NATIONAL BUREAU OF ECONOMIC RESEARCH
NATIONAL BUREAU OF ECONOMIC RESEARCH

NBER Publications by Mathias Dewatripont

Contact and additional information for this authorAll papers and publicationsWorking Papers onlyWorking Papers with publication info

Working Papers and Chapters

May 2012Industrial Policy and Competition
with Philippe Aghion, Mathias Dewatripont, Luosha Du, Ann Harrison, Patrick Legros: w18048
This paper argues that sectoral policy aimed at targeting production activities to one particular sector, can enhance growth and efficiency if it made competition-friendly. First, we develop a model in which two firms can operate either in the same (higher growth) sector or in different sectors. To escape competition, firms can either innovate vertically or differentiate by chosing a different sector from its competitor. By forcing firms to operate in the same sector, sectoral policy induces them to innovate "vertically" rather than differentiate in order to escape competition with the other firm. The model predicts that sectoral targeting enhances average growth and productivity more when competition is more intense within a sector and when competition is preserved by the policy. In the s...
April 2009The Governance and Performance of Research Universities: Evidence from Europe and the U.S.
with Philippe Aghion, Mathias Dewatripont, Caroline M. Hoxby, Andreu Mas-Colell, André Sapir: w14851
We investigate how university governance affects research output, measured by patenting and international university research rankings. For both European and U.S. universities, we generate several measures of autonomy, governance, and competition for research funding. We show that university autonomy and competition are positively correlated with university output, both among European countries and among U.S. public universities. We then identity a (political) source of exogenous shocks to funding of U.S. universities. We demonstrate that, when a state's universities receive a positive funding shock, they produce more patents if they are more autonomous and face more competition from private research universities. Finally, we show that during periods when merit-based competitions for fed...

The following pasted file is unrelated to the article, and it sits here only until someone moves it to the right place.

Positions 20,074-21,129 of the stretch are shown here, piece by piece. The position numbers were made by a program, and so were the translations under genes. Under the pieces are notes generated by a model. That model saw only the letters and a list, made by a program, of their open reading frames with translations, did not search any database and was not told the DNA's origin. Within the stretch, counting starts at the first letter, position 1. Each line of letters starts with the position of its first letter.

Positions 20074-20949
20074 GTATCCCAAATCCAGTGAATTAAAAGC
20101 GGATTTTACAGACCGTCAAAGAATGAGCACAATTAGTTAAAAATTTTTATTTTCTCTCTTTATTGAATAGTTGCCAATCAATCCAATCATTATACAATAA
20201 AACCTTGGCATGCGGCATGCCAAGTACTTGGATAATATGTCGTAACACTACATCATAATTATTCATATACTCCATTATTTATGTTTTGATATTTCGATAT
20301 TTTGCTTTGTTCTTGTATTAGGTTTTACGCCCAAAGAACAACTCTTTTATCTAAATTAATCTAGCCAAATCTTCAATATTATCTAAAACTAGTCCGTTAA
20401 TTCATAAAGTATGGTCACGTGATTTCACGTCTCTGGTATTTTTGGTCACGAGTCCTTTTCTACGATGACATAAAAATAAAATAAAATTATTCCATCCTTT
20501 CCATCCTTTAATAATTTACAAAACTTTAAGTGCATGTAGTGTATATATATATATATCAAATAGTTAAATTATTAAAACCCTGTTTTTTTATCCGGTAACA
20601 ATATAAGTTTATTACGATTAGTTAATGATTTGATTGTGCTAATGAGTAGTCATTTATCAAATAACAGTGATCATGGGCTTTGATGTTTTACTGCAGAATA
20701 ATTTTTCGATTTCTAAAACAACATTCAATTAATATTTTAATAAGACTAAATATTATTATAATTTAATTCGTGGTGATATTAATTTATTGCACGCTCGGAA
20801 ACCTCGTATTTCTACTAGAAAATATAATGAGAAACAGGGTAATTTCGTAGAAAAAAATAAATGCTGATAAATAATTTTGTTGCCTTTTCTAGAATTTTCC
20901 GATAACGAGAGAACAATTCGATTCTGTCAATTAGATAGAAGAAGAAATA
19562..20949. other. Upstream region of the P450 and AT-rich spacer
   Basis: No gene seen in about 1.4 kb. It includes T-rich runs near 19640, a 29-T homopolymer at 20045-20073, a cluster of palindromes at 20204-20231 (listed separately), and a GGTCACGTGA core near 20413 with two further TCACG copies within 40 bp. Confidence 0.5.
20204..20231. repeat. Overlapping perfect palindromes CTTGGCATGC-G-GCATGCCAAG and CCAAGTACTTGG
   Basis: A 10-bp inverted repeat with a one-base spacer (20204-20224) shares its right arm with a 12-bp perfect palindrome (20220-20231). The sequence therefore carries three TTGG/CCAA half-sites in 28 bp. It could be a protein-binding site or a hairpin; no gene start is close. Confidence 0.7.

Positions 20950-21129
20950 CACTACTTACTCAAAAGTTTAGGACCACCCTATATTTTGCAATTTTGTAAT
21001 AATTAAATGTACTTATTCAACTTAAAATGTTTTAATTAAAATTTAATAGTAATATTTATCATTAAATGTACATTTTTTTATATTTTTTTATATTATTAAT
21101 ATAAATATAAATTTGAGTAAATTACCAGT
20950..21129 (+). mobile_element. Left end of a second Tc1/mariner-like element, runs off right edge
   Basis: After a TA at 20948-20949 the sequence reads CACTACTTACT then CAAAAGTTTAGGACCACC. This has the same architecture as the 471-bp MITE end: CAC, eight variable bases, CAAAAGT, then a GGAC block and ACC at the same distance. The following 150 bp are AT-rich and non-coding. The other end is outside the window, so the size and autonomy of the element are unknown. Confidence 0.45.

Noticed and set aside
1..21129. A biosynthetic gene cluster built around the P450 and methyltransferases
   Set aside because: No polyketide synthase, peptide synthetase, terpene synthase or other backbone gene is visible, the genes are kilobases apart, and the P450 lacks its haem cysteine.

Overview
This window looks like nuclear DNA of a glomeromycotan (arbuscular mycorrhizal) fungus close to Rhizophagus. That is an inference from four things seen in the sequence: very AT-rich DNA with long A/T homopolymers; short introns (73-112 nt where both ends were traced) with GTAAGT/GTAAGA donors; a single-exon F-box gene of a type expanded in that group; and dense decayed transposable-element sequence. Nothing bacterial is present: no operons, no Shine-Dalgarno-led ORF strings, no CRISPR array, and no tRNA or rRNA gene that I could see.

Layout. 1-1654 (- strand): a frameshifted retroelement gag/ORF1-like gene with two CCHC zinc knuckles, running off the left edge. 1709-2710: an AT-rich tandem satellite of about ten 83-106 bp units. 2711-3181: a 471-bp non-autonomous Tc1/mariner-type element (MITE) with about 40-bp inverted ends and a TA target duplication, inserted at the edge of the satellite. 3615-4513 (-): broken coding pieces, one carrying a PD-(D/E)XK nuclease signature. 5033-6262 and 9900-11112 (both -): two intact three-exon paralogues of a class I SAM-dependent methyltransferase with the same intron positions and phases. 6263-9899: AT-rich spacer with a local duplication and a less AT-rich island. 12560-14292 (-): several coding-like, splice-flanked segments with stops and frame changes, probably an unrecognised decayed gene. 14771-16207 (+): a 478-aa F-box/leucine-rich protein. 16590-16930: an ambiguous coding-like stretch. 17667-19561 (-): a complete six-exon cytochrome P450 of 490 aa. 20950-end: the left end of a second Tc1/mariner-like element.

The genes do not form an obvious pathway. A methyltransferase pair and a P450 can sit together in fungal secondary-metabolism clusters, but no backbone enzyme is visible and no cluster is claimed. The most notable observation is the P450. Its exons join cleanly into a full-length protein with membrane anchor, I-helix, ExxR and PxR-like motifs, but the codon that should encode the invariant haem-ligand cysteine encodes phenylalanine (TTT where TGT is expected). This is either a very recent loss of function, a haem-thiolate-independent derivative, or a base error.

March 2009Of Mice and Academics: Examining the Effect of Openness on Innovation
with Fiona Murray, Philippe Aghion, Mathias Dewatripont, Julian Kolev, Scott Stern: w14819
Scientific freedom and openness are hallmarks of academia: relative to their counterparts in industry, academics maintain discretion over their research agenda and allow others to build on their discoveries. This paper examines the relationship between openness and freedom, building on recent models emphasizing that, from an economic perspective, freedom is the granting of control rights to researchers. Within this framework, openness of upstream research does not simply encourage higher levels of downstream exploitation. It also raises the incentives for additional upstream research by encouraging the establishment of entirely new research directions. In other words, within academia, restrictions on scientific openness (such as those created by formal intellectual property (IP)) may limit...
August 2005Academic Freedom, Private-Sector Focus, and the Process of Innovation
with Philippe Aghion, Mathias Dewatripont, Jeremy C. Stein: w11542
We develop a model that clarifies the respective advantages and disadvantages of academic and private-sector research. Our model assumes full protection of intellectual property rights at all stages of the development process, and hence does not rely on lack of appropriability or spillovers to generate a rationale for academic research. Instead, we focus on control-rights considerations, and argue that the fundamental tradeoff between academia and the private sector is one of creative control versus focus. By serving as a precommitment mechanism that allows scientists to freely pursue their own interests, academia can be indispensable for early-stage research. At the same time, the private sector%u2019s ability to direct scientists towards higher-payoff activities makes it more attractive ...

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